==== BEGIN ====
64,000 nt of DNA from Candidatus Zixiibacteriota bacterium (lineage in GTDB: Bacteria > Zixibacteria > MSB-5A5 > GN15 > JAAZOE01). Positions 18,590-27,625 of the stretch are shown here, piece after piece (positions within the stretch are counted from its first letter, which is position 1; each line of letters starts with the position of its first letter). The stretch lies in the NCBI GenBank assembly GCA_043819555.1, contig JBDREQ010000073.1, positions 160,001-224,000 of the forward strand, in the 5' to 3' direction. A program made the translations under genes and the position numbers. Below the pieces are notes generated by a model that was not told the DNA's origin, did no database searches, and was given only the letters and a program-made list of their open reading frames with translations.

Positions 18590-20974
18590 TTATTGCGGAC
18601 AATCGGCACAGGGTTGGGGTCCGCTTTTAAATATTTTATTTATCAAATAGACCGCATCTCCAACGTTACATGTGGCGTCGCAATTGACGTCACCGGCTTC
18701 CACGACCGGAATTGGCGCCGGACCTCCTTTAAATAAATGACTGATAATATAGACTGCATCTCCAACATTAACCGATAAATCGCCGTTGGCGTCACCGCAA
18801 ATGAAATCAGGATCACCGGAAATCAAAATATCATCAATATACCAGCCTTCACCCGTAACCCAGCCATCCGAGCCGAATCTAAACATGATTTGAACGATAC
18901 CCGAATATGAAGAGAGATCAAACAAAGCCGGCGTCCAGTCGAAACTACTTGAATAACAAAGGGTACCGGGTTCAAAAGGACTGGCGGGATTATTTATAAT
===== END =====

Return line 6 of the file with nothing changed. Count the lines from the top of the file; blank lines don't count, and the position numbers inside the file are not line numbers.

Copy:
18801 ATGAAATCAGGATCACCGGAAATCAAAATATCATCAATATACCAGCCTTCACCCGTAACCCAGCCATCCGAGCCGAATCTAAACATGATTTGAACGATAC